The shadow of ousted FBI director James Comey hung over the Senate Intelligence committee’s worldwide threat hearing yesterday. Like Banquo’s ghost in Macbeth, the presence of Comey’s absence was everywhere. But it wasn’t the most surreal aspect of the day. Here was a hearing on external threats at a moment when internal threats are growing more serious and scary than any time in recent memory. Just 24 hours later, the magnitude of that danger came into sharp focus as cyber attacks using stolen NSA tools hit an estimated 45,000 computers in more than 70 countries, disrupting Britain’s health system and sending officials from Moscow to Madrid back to paper and pens.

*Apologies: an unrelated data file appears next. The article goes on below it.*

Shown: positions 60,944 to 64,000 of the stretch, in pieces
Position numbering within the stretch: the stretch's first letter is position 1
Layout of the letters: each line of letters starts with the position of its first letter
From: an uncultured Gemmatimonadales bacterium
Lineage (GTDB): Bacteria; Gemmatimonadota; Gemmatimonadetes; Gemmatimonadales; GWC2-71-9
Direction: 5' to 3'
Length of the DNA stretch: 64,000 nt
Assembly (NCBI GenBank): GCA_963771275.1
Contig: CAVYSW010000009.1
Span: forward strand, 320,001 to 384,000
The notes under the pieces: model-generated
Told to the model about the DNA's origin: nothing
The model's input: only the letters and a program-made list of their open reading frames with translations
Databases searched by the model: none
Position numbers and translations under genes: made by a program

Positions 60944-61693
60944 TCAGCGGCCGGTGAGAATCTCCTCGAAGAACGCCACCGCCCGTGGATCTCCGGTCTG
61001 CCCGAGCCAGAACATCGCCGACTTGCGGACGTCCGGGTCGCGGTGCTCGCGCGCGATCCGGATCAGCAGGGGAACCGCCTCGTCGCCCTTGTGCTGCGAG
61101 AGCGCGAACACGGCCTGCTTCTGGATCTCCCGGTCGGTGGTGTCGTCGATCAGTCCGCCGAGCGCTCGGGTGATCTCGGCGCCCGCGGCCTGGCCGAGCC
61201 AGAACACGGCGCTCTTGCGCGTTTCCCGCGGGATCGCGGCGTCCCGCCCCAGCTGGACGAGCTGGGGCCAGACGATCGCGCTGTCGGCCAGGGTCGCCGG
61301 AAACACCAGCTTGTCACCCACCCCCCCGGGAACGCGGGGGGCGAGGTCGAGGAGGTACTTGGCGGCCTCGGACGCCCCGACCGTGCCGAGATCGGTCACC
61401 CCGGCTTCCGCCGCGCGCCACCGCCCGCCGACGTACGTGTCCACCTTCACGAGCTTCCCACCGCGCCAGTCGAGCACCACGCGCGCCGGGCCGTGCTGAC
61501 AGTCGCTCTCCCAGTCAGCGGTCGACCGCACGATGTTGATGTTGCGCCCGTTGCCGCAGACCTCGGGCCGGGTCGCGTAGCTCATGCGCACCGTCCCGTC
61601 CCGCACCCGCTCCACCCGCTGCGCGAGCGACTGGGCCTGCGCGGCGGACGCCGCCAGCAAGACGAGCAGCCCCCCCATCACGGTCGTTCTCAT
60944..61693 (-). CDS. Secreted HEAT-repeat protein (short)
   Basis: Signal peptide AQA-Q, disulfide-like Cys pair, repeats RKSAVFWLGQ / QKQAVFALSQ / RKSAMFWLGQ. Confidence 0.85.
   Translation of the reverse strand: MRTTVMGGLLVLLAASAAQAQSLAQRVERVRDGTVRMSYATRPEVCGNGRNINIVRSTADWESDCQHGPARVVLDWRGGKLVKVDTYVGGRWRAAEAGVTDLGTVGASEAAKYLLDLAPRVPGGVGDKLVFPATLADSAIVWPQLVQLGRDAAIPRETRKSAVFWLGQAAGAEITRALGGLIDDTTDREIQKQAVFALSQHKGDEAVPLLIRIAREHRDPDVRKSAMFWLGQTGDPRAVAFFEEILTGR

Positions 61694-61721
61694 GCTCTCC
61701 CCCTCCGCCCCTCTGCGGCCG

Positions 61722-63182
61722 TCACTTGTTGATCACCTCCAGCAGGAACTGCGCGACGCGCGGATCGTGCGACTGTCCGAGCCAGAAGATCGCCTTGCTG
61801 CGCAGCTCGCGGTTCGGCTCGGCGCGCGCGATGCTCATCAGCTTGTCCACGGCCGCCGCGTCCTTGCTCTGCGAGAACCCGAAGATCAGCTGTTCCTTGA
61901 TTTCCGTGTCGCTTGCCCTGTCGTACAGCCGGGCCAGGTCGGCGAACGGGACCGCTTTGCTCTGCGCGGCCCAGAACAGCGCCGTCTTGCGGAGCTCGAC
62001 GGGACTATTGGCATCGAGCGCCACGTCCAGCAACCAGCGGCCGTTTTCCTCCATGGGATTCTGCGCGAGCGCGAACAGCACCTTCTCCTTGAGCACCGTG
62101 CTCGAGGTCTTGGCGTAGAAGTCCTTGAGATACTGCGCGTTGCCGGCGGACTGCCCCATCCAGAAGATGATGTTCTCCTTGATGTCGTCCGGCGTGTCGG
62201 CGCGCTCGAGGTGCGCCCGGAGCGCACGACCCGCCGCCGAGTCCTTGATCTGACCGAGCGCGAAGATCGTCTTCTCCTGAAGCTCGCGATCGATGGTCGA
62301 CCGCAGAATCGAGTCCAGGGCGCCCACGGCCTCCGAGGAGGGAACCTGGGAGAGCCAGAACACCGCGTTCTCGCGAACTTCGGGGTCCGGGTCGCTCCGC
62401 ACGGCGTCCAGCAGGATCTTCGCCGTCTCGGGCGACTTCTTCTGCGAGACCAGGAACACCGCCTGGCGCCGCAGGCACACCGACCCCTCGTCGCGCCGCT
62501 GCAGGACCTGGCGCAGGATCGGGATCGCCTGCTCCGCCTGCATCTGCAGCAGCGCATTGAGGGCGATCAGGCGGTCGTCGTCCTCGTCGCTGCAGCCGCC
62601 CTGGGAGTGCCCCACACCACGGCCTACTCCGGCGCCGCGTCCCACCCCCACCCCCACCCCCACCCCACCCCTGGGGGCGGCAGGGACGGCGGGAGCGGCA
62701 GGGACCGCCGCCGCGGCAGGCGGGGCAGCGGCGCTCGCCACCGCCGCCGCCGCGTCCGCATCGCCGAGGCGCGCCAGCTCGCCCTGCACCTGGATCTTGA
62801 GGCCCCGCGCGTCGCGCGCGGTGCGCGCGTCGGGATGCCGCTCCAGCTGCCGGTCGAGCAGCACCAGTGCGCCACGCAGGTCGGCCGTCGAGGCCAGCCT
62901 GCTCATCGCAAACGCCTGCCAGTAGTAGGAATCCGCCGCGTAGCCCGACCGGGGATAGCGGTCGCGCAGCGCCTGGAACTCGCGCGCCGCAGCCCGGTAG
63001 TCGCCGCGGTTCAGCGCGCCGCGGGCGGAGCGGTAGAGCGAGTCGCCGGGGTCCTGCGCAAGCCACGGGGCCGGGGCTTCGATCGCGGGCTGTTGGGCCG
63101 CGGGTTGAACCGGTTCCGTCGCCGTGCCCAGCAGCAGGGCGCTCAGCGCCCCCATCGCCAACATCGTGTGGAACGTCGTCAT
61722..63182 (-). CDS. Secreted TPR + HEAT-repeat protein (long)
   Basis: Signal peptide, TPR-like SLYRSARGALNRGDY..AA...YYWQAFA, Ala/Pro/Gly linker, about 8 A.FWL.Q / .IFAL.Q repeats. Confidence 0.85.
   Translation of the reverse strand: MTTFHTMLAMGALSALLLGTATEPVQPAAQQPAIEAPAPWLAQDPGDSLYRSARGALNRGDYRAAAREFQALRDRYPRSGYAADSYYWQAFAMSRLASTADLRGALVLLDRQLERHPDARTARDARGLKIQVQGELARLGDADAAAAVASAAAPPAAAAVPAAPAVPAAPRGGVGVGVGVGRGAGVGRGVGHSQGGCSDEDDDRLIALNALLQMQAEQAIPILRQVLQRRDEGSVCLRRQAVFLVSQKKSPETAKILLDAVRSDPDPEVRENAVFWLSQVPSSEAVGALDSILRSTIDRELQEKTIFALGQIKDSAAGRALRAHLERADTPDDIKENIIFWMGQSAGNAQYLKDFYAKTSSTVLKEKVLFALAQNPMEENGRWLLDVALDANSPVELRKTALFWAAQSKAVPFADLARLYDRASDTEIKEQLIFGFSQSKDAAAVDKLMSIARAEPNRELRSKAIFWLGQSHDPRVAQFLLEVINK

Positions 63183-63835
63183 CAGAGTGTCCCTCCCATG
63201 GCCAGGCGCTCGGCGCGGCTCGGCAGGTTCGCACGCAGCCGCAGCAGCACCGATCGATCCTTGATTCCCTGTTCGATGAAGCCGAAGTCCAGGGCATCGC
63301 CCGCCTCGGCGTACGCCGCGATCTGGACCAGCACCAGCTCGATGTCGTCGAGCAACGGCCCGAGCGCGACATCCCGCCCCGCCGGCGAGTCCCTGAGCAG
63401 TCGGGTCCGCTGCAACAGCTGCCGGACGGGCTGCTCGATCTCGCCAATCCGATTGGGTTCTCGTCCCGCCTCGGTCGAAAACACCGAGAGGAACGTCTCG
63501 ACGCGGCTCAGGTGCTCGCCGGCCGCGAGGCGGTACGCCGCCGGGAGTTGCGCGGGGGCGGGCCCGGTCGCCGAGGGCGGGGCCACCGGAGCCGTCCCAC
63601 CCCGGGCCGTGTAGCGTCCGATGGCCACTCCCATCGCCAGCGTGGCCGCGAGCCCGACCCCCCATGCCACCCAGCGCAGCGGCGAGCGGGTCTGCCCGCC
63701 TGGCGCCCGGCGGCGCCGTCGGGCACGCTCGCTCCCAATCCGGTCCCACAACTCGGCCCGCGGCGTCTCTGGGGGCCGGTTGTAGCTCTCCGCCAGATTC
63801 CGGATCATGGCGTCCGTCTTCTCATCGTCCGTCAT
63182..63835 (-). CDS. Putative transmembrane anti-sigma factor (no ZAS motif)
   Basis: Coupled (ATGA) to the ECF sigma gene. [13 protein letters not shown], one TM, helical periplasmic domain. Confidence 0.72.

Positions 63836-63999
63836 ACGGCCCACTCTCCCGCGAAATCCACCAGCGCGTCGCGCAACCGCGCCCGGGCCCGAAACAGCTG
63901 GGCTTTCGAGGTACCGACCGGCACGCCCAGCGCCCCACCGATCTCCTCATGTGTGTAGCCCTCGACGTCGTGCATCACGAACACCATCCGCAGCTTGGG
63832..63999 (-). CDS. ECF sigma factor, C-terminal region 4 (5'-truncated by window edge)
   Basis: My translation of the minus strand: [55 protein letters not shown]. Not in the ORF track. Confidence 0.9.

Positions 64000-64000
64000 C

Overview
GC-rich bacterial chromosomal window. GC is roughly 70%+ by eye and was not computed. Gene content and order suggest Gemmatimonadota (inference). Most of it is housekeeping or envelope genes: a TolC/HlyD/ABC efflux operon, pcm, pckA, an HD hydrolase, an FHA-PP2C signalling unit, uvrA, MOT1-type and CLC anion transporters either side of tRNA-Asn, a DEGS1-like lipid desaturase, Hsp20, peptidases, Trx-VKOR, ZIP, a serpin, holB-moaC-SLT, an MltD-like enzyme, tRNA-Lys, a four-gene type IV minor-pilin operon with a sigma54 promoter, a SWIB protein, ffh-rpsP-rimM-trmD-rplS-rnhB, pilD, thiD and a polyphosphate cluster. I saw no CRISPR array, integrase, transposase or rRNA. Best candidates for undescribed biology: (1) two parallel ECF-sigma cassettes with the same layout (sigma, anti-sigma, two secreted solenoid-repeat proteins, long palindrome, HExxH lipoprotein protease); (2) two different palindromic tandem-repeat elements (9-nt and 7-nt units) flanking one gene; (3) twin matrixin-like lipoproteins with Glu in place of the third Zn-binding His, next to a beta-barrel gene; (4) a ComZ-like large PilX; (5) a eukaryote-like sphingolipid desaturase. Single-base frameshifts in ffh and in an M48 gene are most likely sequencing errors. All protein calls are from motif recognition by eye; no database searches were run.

Insider threats are not new but the speed and scale of their destructive impact are. In 2001, Robert Philip Hanssen, a 25-year veteran of the FBI, was caught hiding a garbage bag full of classified documents in a “dead drop” under a Virginia park bridge. His arrest ended a 15-year mole hunt for one of the most damaging traitors in American history. Hanssen was found to have passed a few thousand highly classified documents to the Soviets over two decades, including the names of dozens of American agents. Several were killed as a result of his treachery.